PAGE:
In the wake of the 911 terrorist attacks on the World Trade Centre, the public was led to believe that more attacks were imminent and that bio-warfare was a likely weapon.
In Canada, the Vancouver Sun reported (Oct.22/01) that “Canada wants to increase its reserves of smallpox vaccine”…and that “Ottawa has stockpiled about 380,000 doses of the vaccine which, through dilution, could treat about three million people.” With statements like “smallpox is considered one of the most dangerous biological weapons”, health officials in North America are whipping up a tremendous wave of fear, priming the public to anticipate a return of the dread disease. As pharmaceutical companies go into high gear vaccine production, serious concerns have arisen about the impact of this highly reactive vaccine on millions of people whose immune systems are compromised. Washington Post – Oct 2.01 – “Mass vaccination is expensive and logistically difficult, says Philip Russell, professor emeritus at Johns Hopkins University School of Public Health and an expert on infectious diseases. Some say it may also be medically inadvisable, given the likelihood of side effects, if the risk of exposure is unknown. For example, vaccinating the entire country against smallpox, a disease eradicated except for small stockpiles of vaccine, would cause tens of thousands of deaths, says Russell, and tie up funds that might be better spent elsewhere.”
ABC News recently reported that scientists are worried. “Chilling photographs in the CDC document show children with severe, sometimes fatal, vaccine side effects, which illustrates why it would be a difficult decision to renew routine inoculations unless smallpox were to reappear.”
A New York Times article (Oct. 22/01) reported that “The American population appears to be more vulnerable to dangerous smallpox vaccine reactions now than it was when civilians stopped being vaccinated in 1972, Dr. Fauci and other experts said.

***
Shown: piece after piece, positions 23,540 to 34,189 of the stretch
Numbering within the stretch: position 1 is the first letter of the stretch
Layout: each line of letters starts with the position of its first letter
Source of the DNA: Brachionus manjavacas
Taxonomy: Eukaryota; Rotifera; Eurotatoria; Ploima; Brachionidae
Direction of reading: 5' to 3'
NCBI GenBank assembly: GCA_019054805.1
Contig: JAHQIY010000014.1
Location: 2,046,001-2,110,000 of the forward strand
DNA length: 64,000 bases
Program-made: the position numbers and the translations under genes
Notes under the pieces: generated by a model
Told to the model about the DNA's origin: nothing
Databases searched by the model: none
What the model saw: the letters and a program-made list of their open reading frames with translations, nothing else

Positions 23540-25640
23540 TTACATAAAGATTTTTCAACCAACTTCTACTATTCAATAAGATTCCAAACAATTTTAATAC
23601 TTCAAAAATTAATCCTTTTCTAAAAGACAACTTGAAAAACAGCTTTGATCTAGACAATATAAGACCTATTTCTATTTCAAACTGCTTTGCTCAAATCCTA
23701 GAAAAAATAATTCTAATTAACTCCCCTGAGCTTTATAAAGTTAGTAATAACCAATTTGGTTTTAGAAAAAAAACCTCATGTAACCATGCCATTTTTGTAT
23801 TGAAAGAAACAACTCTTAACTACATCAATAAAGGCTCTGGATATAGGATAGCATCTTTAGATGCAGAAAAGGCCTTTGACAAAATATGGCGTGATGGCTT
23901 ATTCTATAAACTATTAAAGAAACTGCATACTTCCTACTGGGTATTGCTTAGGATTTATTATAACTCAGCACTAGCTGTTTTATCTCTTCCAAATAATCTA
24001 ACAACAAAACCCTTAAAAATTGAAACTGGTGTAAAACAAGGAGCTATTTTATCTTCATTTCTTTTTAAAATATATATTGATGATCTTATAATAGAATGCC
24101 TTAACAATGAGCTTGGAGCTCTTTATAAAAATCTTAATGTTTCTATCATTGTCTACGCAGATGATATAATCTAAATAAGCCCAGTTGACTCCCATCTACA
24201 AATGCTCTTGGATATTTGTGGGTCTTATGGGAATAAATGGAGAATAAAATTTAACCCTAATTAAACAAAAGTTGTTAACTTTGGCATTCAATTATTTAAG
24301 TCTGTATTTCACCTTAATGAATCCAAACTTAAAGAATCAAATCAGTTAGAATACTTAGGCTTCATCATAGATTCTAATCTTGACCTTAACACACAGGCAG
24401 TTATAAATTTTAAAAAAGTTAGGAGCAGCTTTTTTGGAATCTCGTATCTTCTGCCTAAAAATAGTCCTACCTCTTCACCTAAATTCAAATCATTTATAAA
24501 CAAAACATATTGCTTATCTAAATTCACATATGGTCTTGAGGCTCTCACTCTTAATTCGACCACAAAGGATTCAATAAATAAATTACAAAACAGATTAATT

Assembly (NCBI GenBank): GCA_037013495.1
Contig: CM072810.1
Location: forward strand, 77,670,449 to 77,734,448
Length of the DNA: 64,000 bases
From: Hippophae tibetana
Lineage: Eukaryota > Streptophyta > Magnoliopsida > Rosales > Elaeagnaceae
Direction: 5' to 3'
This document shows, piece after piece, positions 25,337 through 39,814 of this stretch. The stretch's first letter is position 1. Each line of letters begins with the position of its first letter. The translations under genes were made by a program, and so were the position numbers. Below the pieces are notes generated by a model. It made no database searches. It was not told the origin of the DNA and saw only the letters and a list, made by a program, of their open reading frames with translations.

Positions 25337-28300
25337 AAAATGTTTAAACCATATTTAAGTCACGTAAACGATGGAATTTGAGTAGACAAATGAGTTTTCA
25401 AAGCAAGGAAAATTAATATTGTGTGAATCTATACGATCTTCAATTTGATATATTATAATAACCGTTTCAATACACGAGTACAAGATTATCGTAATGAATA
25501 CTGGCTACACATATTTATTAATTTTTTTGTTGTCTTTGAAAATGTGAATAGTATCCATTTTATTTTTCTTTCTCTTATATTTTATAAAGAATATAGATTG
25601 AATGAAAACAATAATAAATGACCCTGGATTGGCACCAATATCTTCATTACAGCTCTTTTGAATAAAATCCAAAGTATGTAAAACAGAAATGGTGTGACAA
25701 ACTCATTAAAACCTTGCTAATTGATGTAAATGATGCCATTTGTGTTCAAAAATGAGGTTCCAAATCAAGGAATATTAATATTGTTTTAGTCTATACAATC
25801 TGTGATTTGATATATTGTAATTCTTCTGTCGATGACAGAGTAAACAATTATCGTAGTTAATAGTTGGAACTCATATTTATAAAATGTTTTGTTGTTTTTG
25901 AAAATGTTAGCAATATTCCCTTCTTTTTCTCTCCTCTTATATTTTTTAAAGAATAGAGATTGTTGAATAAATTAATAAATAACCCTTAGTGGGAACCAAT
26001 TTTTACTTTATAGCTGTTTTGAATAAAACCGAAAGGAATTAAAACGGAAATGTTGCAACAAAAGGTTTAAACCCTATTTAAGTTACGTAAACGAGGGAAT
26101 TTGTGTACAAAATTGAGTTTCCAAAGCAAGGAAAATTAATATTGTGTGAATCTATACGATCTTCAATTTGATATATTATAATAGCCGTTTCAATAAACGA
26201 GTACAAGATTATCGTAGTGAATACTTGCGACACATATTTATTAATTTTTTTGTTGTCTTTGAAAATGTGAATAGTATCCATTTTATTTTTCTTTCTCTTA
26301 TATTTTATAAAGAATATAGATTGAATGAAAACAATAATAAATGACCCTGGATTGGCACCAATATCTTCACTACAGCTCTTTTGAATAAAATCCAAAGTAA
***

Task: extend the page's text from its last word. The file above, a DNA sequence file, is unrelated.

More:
Roughly 1 in 4,000 healthy recipients of the vaccine encounter serious side effects that clearly require treatment with vaccinia immune globulin (a human blood product).
Federal agencies have also begun contacting medical groups to estimate the number of Americans with immune-system difficulties who will not be able to receive smallpox vaccines, Dr. Fauci said; some doctors have guessed that there are a million such Americans. If there is a smallpox outbreak and vaccinations begin, these people will be urged to take extra care not only in avoiding smallpox-infected people but also in avoiding any physical contact with the sites of other people’s vaccinations.
Even when given to healthy people, smallpox vaccines infrequently produce dangerous reactions because the vaccine uses a live vaccinia virus, which is similar to smallpox. Vaccinia can cause large, oozing lesions spreading from the site of the vaccine, especially in people with immune system problems or severe skin problems. It can be life-threatening. A large but unknown number of Americans now have immune systems that are either depressed because of H.I.V., the virus that causes AIDS, or have been chemically suppressed during treatments for cancer, organ transplants, severe burns, autoimmune diseases like lupus, and other health problems.
When Army doctors administered a routine smallpox vaccine in the mid-1980’s to a soldier in basic training who seemed healthy but was actually developing AIDS, his body became covered with large sores and he nearly died. Saving him required all of the vaccinia immune globulin in a large Army medical depot, said Dr. D. Craig Wright, a former military doctor who treated the soldier.